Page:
Most rural communities have a large proportion of elderly people and children, with relatively few people of working age (20-50 years), which results in a higher dependency ratio. People living in rural areas typically have less access to healthcare. They have fewer specialized health care services such as dentists, social workers and even physicians. Many communities may only have one permanent nurse, with other specialty professions rotating through for periodic check-ups. There has been an increased effort to attract health professionals to rural communities, such as by improving financial incentives for rural practice and increasing the number of admissions of medical students from rural areas.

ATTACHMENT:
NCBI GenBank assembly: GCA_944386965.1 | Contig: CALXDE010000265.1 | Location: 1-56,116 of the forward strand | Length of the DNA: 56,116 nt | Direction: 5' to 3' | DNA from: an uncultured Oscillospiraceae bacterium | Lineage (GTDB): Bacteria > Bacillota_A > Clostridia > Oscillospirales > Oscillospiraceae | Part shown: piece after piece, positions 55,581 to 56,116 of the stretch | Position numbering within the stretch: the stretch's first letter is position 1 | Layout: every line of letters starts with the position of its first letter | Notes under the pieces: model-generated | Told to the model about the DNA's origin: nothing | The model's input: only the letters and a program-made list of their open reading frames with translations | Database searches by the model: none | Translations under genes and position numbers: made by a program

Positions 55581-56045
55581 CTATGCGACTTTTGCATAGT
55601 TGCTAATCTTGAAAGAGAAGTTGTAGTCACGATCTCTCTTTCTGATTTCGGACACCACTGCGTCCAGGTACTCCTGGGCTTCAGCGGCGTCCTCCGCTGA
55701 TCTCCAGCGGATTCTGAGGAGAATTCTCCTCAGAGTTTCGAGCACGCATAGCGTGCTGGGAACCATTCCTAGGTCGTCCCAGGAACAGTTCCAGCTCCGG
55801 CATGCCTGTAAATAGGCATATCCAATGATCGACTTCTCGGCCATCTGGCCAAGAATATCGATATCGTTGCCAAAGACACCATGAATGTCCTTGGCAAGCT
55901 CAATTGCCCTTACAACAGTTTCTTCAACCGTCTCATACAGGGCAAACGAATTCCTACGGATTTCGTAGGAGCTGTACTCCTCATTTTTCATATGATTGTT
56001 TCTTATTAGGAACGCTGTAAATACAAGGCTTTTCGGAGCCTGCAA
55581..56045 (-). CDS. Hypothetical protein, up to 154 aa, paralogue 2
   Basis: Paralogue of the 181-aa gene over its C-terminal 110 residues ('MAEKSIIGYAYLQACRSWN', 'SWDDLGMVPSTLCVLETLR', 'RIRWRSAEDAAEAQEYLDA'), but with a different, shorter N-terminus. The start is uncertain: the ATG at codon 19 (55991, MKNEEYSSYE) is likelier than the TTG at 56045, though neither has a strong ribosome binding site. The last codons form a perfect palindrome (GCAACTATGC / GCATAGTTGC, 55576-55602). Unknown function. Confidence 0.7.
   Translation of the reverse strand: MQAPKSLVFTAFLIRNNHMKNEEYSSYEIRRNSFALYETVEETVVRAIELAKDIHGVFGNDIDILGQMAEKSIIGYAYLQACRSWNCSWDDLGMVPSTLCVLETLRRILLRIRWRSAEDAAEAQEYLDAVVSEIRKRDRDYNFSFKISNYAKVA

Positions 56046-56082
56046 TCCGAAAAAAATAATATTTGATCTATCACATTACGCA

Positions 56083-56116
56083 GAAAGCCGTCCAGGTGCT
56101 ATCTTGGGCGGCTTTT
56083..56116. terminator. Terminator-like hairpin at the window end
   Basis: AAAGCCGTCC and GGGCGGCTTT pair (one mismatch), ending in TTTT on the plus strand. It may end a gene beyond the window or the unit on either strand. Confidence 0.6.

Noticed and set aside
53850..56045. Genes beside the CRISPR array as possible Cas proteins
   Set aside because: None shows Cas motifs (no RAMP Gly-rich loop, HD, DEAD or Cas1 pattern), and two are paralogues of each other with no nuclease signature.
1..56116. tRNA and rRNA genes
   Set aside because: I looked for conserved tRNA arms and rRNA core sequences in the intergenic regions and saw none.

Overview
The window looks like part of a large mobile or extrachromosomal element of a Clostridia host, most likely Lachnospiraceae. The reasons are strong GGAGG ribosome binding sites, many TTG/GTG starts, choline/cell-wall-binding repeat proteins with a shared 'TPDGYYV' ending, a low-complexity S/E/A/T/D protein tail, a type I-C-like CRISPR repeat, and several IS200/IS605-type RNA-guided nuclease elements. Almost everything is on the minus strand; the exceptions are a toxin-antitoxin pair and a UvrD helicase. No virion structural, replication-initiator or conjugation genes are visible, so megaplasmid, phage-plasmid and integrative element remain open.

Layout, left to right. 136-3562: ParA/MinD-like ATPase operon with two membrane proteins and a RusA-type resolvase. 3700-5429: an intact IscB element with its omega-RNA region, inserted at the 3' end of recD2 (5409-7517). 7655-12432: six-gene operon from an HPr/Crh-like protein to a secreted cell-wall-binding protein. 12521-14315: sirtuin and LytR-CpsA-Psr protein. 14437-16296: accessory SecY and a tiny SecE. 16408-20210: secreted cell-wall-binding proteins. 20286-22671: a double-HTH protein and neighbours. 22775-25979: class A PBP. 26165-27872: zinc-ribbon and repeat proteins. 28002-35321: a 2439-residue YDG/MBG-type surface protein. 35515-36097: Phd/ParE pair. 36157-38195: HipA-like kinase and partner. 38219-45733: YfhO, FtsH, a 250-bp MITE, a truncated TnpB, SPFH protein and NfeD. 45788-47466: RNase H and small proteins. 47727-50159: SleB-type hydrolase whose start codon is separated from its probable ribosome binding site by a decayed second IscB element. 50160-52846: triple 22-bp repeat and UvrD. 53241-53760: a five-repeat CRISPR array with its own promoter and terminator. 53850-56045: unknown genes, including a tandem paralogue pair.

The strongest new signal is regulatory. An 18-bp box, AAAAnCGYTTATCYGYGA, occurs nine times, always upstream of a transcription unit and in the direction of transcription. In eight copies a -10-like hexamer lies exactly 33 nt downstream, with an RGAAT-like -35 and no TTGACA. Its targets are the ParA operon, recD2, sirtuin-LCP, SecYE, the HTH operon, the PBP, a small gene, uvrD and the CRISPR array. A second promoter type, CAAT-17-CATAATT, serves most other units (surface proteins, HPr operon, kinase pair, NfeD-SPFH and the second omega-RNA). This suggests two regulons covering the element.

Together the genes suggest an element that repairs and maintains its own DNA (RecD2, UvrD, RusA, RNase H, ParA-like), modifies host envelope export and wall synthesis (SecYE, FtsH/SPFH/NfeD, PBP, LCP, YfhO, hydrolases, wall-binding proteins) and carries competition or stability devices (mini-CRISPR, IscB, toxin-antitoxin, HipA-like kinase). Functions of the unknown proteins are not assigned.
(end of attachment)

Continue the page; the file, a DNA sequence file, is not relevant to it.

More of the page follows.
The lack of healthcare workers results in alternative ways of delivering health care, including telephone medical consultations, travel grants and mobile preventative and treatment programs. Some of the challenges people may face include not being able to get to a hospital quickly in an emergency, or having to travel long distances to get routine checkups and screenings.
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